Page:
- Police Beat
- The Forecaster
FALMOUTH — It may not be evident at first glance, but what could be the most technically advanced police boat in Maine is stationed at Town Landing.
The Police Department’s new harbor patrol boat is a $327,000 vessel the department procured thanks in large part to a grant from the U.S. Department of Homeland Security. The grant made the boat far less expensive.
Harbormaster Alan Twombley said the department will typically respond to calls ranging from Harpswell to Cape Elizabeth, generally within the Casco Bay area. Falmouth’s anchorage, where Twombley estimates he spends 90 percent of his time, contains more than 1,100 moorings, and is the largest anchorage in Maine, according to the town’s website.
“We got the grant in part because (Homeland Security) appreciates we help other communities,” Twombley said.
Assistant Harbormaster Ken Walberg said the boat’s interior, which is a closed cabin, unlike the previous boat, contains a number of advanced technology systems.
It has a device that can pick up heat signatures of people in the water; an advanced navigation system and automatic course plotter that maps out hazards; a multi-unit communication system to connect with other agencies, and a radar system that can help in recovery missions.
The 27-foot boat also has a fire hose attached to the front. Falmouth Police Chief Ed Tolan said staff will eventually train firefighters to fight fires from the boat. Additionally, an onboard computer can link to the Police Department’s computer system, and the state’s system, to check identification and registrations.
“We want to know who we’re dealing with out on the water,” the same as with regular patrols, Walberg said.
Twombley said the system also lets officials check for warrants while they’re out on the water.
Twombley said the new boat is much faster than its predecessor. He said the town’s previous boat could go fast “in perfect conditions,” while the new boat is built to handle difficult situations. He said the fact it is designed to handle inclement weather and rough seas is its best feature.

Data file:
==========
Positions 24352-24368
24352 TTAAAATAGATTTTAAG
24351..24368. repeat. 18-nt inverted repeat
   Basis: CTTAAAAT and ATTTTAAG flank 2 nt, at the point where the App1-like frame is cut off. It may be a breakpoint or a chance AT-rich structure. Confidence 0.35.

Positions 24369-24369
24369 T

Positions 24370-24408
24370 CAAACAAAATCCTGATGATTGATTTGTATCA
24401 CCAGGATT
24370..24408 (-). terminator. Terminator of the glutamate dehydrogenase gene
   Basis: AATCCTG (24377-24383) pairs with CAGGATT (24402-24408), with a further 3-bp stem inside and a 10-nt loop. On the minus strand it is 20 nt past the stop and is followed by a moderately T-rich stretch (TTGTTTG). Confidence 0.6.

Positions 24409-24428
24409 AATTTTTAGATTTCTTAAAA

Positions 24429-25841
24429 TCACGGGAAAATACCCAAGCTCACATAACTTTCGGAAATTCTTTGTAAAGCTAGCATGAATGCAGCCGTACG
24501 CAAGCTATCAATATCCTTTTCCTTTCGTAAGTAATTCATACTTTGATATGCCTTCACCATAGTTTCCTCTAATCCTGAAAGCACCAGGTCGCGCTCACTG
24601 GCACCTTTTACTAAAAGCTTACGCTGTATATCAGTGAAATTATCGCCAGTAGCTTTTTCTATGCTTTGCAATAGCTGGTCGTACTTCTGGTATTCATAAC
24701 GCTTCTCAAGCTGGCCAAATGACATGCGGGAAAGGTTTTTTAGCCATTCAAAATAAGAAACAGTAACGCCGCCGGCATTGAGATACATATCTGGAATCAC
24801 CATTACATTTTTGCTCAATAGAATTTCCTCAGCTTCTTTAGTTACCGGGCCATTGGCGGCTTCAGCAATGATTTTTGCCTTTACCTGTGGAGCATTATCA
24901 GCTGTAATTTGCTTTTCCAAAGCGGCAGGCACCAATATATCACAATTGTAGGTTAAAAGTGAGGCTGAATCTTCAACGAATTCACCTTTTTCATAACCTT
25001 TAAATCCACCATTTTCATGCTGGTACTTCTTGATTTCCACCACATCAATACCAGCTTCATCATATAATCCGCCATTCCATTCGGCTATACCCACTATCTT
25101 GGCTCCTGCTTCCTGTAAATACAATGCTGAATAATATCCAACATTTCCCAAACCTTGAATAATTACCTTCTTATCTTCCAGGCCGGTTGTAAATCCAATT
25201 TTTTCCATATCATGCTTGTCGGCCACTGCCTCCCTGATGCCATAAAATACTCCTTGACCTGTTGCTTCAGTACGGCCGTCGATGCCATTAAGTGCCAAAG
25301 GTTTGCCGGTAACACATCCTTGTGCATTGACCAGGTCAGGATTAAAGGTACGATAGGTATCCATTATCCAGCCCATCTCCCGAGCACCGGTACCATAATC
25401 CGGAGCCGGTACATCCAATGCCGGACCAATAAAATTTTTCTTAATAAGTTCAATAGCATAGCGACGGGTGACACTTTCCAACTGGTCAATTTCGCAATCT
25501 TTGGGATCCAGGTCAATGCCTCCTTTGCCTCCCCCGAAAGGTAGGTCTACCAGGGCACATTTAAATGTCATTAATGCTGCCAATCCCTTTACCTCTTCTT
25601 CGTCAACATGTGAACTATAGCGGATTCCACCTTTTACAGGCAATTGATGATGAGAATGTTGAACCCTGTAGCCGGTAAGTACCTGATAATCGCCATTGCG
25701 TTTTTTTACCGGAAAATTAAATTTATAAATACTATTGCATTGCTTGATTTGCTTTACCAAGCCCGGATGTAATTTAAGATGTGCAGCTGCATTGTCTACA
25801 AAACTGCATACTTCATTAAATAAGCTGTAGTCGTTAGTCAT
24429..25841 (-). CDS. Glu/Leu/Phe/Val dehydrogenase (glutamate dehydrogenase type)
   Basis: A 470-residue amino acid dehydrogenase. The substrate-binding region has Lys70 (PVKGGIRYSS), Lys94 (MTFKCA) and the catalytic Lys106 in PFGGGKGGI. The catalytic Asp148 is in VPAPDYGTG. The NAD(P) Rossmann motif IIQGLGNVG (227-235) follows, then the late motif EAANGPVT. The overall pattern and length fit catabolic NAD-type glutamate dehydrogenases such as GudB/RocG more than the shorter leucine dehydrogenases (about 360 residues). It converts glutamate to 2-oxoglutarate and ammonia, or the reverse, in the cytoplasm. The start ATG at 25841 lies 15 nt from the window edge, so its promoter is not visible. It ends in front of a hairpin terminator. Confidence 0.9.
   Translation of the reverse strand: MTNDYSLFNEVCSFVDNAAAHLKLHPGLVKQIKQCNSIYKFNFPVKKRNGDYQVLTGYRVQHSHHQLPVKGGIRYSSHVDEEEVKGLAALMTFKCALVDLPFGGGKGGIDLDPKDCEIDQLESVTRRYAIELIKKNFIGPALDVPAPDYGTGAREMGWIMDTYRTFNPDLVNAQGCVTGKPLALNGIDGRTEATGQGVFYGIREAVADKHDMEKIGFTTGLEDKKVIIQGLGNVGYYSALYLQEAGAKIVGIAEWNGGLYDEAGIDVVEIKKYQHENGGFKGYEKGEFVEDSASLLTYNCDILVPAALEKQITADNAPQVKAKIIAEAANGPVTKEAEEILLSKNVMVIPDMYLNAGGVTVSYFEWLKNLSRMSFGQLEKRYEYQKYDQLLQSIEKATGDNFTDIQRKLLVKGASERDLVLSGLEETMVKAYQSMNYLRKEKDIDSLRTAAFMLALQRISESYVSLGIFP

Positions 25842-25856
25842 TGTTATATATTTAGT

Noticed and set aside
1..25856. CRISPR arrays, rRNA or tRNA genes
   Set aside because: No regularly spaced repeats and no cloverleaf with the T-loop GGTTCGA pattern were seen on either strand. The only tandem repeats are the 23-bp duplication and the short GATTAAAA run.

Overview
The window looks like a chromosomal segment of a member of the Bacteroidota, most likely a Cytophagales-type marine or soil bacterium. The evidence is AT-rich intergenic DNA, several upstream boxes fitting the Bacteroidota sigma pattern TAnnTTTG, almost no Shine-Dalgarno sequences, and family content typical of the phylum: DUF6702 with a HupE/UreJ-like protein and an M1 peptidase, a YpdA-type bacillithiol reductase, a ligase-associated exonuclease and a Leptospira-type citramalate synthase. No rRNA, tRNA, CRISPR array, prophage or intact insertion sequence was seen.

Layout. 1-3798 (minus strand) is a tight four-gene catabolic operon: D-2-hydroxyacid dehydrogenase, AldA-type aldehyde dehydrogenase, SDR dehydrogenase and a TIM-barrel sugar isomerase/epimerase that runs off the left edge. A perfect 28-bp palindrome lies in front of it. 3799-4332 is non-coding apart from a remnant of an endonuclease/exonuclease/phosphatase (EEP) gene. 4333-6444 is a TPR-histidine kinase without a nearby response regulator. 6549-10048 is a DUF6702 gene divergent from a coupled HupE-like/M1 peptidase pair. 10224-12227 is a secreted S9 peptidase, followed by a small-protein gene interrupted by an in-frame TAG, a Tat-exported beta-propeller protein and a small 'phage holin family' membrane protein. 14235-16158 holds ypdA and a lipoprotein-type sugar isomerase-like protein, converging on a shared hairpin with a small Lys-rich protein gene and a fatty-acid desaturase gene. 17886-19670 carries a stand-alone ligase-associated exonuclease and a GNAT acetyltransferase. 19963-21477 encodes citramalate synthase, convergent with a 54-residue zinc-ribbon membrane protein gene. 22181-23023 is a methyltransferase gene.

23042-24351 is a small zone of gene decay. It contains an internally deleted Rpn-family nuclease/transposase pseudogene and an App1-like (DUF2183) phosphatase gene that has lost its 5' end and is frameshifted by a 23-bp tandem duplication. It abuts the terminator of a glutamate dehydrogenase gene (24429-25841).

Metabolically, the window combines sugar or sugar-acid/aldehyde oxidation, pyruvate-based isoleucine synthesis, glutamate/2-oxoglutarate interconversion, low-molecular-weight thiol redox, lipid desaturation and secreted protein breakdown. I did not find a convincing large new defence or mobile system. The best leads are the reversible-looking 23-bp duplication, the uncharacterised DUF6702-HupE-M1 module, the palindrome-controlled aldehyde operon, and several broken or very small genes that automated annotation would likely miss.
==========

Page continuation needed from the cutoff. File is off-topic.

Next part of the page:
“(Falmouth) will be a first responder in all types of weather,” Tolan said at Town Landing last week.
Twombley went on to say the vessel is probably the most advanced harbor patrol boat in the entire state.
According to Tolan, the new boat was built by SAFE Boats International, a company that builds similar boats for the military, as well as federal and local law enforcement agencies.
Tolan said $250,000 had been allocated in the capital budget to replace its aging vessel in 2018. The Homeland Security grant became available two years ago, but Falmouth was initially turned down because the application did not meet requirements for a first-responder vessel.
The town applied again and was awarded the $224,000 grant for local communities last fall.
The department was able to sell the old boat for around $48,000, meaning the cost to the town for the replacement was $55,000. Tolan said the funds were taken from the capital budget, with the remaining balance going back to the town.
Part of the requirement for the grant was, the department would have to help neighboring agencies, both local and federal. The boat has already assisted the U.S. Coast Guard in searches: the department has helped a woman who fell off a boat, and someone who was stranded on Clapboard Island.
Local searchers also assisted the Portland Police Department in the search for Matthew Foster, the Scarborough man whose body was found last week in Portland harbor.
“It’s a great asset,” Tolan said. “It should last the town at least 15 to 20 years.”
Falmouth’s new police boat, which was largely paid for with a grant from the Department of Homeland Security, allows the Police Department to be a first responder in almost all types of weather.
With its advanced communications, navigation and sonar systems, as well as the ability to handle adverse weather, Falmouth Harbor Master Al Twombley said the newly acquired vehicle may be the most advanced harbor patrol boat in Maine.